You know the puppet strings that hold up Pinnochio by attaching to the key parts of his back? (Of course you do.) Well, they work to pull him upright so that he stands straight, with his shoulders back, in perfect posture... much like what your T-spine does for you.
Short for “thoracic spine,” your T-spine is the middle and upper part of your back, and works as the foundation for all kinds of different movements. That’s why in so many warm-ups, instructors have you do T-spine stretches—they essentially get your body opened up and primed to move more efficiently. “It’s important to stretch or mobilize the T-spine before working out so that your whole body has more freedom for functional movement,” says Lara Heimann, physical therapist, yogi, and founder of Movement by Lara. She points out that this part of your spine is restricted a lot of the time, especially in extensions and rotations, which means that your lumbar (lower back) or cervical spine (the neck) will then try to compensate, which isn’t good.
Since hunching over our phones and desks keep our T-spines compacted all day long, it’s important to do the work to lengthen them before jumping into a workout. “With so much social media, computer work, and sitting hunched in crowded subways, our upper body gets really tight,” says Ally Berlin, trainer and founder of Body by Ally Berlin. “I always do T-spine stretches in my class before I start the upper body portion—it’s great to restore mobility in your back and shoulders. You want to be warmed up with your best posture!” To stretch out your T-spine for yourself, try one (or all) of the three exercises below.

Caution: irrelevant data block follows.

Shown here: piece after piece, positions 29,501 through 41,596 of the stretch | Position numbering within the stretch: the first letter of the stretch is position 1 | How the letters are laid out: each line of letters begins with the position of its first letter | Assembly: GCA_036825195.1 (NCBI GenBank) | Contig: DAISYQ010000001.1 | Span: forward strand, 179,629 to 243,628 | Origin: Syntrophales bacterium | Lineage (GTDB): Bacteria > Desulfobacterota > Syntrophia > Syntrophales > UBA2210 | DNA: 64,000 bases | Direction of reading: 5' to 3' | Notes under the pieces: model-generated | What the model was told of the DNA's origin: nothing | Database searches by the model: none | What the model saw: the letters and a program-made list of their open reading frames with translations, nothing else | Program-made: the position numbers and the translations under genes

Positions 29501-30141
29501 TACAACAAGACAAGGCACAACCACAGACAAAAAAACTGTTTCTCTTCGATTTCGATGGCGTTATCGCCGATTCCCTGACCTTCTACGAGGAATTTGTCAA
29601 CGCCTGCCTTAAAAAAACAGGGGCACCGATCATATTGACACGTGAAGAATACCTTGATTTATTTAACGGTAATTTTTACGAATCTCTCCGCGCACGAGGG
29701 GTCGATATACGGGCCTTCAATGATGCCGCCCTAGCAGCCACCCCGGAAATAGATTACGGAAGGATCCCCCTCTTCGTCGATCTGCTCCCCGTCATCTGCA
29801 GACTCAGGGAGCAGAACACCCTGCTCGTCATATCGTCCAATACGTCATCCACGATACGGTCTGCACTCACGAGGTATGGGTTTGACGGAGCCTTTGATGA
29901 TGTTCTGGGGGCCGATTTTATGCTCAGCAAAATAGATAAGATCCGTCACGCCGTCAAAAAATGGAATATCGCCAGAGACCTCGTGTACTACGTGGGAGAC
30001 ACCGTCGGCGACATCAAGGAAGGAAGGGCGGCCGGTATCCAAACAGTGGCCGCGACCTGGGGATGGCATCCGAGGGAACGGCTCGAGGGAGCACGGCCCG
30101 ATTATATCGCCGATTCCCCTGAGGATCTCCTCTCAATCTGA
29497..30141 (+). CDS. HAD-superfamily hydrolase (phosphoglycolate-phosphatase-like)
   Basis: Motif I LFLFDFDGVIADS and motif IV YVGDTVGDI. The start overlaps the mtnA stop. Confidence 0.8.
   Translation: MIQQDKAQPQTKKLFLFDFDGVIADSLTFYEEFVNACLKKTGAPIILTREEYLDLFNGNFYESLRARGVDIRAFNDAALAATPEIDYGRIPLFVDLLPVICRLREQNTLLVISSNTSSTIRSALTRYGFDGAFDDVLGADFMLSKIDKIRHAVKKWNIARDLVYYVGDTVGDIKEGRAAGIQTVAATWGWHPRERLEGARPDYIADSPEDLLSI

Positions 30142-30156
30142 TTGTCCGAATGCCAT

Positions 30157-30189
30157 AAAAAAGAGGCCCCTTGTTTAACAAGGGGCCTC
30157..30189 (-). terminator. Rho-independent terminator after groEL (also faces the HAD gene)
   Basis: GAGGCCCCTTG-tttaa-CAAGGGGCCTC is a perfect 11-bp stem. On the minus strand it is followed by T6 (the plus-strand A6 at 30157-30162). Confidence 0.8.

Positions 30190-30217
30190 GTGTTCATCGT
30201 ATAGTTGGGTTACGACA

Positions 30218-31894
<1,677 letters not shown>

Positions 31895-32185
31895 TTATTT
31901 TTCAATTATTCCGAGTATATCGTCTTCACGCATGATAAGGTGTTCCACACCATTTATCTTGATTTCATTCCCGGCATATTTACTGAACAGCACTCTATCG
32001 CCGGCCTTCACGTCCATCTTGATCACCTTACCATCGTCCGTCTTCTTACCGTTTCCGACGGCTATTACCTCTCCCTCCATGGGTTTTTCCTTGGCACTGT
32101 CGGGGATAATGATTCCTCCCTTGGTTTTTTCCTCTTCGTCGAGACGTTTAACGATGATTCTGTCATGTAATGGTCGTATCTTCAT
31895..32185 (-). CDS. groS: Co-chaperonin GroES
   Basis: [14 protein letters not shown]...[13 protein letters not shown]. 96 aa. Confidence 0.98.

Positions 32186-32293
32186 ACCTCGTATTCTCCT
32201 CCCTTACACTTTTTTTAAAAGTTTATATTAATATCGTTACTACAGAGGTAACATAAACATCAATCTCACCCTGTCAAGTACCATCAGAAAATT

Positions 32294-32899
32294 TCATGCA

1. Thoracic rotation: This one is Heimann’s favorite T-spine stretch. Start in a lunge or low lunge with your knee on the floor and left foot forward, and bring your knuckles together in front of your body, keeping your elbows bent and straight out to the side. Rotate your ribs to the left and back to center, squeezing your knuckles against each other for support. (You can also do this with your arms outstretched.) Repeat five to 10 rotations with an upright spine, then switch directions and front foot.
2. Side-lying T-spine opener: Berlin recommends these stretches, which involves lying on your back on the floor, arms outstretched to each side. Pull one knee up to the other side of your body, holding the knee down with your hand on that side. Take your other arm from the ground, twisting to your knee, then back. Repeat on the other side.
3. Quadruped thoracic rotation: Starting in a quadruped position, take one hand behind your head with your elbow bent to the side. Lift your torso as you look up at the ceiling, then twist the elbow to the floor, looking toward the ground. Repeat on the other side.